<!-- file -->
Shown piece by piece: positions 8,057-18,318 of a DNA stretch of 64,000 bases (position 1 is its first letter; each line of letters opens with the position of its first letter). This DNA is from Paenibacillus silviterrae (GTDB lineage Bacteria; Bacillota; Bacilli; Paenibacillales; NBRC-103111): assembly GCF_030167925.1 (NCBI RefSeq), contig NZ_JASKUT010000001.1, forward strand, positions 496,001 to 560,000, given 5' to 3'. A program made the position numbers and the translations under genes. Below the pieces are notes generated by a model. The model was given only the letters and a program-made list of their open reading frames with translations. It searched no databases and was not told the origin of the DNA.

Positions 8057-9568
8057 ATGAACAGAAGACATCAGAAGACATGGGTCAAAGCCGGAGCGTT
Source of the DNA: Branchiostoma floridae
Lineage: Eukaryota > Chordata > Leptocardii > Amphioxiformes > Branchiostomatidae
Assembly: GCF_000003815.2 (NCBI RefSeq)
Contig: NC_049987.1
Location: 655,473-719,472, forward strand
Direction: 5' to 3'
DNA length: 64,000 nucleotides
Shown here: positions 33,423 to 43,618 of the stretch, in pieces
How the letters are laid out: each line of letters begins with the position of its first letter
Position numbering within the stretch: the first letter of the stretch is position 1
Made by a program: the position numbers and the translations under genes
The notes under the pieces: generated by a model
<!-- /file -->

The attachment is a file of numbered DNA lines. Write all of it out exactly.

Shown piece by piece: positions 8,057-18,318 of a DNA stretch of 64,000 bases (position 1 is its first letter; each line of letters opens with the position of its first letter). This DNA is from Paenibacillus silviterrae (GTDB lineage Bacteria; Bacillota; Bacilli; Paenibacillales; NBRC-103111): assembly GCF_030167925.1 (NCBI RefSeq), contig NZ_JASKUT010000001.1, forward strand, positions 496,001 to 560,000, given 5' to 3'. A program made the position numbers and the translations under genes. Below the pieces are notes generated by a model. The model was given only the letters and a program-made list of their open reading frames with translations. It searched no databases and was not told the origin of the DNA.

Positions 8057-9568
8057 ATGAACAGAAGACATCAGAAGACATGGGTCAAAGCCGGAGCGTT
Source of the DNA: Branchiostoma floridae
Lineage: Eukaryota > Chordata > Leptocardii > Amphioxiformes > Branchiostomatidae
Assembly: GCF_000003815.2 (NCBI RefSeq)
Contig: NC_049987.1
Location: 655,473-719,472, forward strand
Direction: 5' to 3'
DNA length: 64,000 nucleotides
Shown here: positions 33,423 to 43,618 of the stretch, in pieces
How the letters are laid out: each line of letters begins with the position of its first letter
Position numbering within the stretch: the first letter of the stretch is position 1
Made by a program: the position numbers and the translations under genes
The notes under the pieces: generated by a model